This is a question I pose to students when I introduce stem cell research to young people in schools. In order to make the practice and end products of science and innovation meet the values and needs of society, advances in research need to be discussed in an open way that encourages participation from a variety of stakeholders. Meet UNISTEM! Now in its seventh year, UNISTEM is an engaging pan-European event organised to stimulate thought and engage young people to see stem cell research and science as an exciting, humanitarian activity where big challenges in human health are addressed and the answers have yet to be discovered. As a former science teacher, textbook science can often appear hard to appreciate and unreal to many students. This large scale event aims to invite students to step away from their textbooks and interact with cutting edge researchers tackling these big societal questions through collaborative projects aimed at improving outcomes for people with debilitating diseases.
For UNISTEM 2015 on the 13th of March, I will be travelling to Northern Ireland to work with REDDSTAR partner Queen’s University Belfast. We have woven a rich tapestry of activities to stimulate students to develop a deeper appreciation for stem cell biology once they see how live cells are being used to study what goes wrong in complex diseases like diabetes and Multiple Sclerosis, and how these incredible stem cells play a role in repairing and replacing diseased and damaged tissues throughout the body.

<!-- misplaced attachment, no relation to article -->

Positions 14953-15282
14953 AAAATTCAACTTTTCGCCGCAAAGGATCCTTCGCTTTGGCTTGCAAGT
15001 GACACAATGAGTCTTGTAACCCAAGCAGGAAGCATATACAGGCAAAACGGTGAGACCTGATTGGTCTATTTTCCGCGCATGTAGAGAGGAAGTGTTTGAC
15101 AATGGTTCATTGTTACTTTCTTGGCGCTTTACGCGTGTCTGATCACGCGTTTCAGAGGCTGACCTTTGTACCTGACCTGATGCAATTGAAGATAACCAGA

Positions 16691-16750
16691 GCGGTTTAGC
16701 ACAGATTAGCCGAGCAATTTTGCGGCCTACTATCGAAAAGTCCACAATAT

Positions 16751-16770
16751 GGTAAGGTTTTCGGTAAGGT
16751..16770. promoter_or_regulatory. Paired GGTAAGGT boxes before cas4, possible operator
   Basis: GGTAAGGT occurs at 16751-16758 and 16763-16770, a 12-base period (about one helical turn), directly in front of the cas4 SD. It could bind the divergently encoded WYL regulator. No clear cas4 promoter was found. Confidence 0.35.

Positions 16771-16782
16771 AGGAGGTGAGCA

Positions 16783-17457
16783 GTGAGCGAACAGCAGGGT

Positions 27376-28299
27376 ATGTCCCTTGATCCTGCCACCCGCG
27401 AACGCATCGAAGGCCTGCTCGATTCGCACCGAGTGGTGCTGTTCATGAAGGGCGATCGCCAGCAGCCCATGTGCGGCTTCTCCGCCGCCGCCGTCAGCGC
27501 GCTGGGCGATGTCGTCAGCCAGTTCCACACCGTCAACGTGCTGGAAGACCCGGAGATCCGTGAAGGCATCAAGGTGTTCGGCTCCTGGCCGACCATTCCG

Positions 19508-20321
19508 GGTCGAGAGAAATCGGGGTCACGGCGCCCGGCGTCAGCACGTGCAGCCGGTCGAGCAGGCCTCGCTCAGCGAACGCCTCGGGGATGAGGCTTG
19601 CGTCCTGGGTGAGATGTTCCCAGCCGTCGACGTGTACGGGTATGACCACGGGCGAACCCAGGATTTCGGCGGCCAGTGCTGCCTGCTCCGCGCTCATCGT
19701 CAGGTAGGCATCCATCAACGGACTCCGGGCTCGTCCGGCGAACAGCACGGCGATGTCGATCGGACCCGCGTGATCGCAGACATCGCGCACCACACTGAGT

After a warm welcome and introduction, Queen’s University Belfast stem cell researchers will highlight some on-going work with neural stem cells, endothelial progenitor cells, and mesenchymal stem cells to target central nervous system and eye diseases, and injuries to the lungs. Dr Denise Fitzgerald, Prof Alan Stitt, and Prof Danny McAuley will present their research in these exciting areas. EuroStemCell’s short film ‘Conversations: ethics, science, stem cells’ will be screened and students will be treated to a lively talk by Ethicist Dr Melissa McCullough.
After lunch and a visit through the always-impressive W5 Science Discovery Centre, three breakout sessions will occur where small groups of students will design an experiment and test a battery of ‘therapies’ on their ‘cells’, learn about and discuss the intricacies of collaborative EU-funded research projects through the Milan-produced film Behind the Science, and develop a strategic plan for communicating stem cell science to a range of audiences.
Organising the event with Dr Reinhold Medina (QUB) and Aideen Johnson (W5) has been a great pleasure. We expect the day to be thought-provoking and enjoyable. I hope that the students will agree that studying science will help them to be more informed citizens and can lead to a successful and rewarding career!
Danielle Nicholson, REDDSTAR Dissemination Officer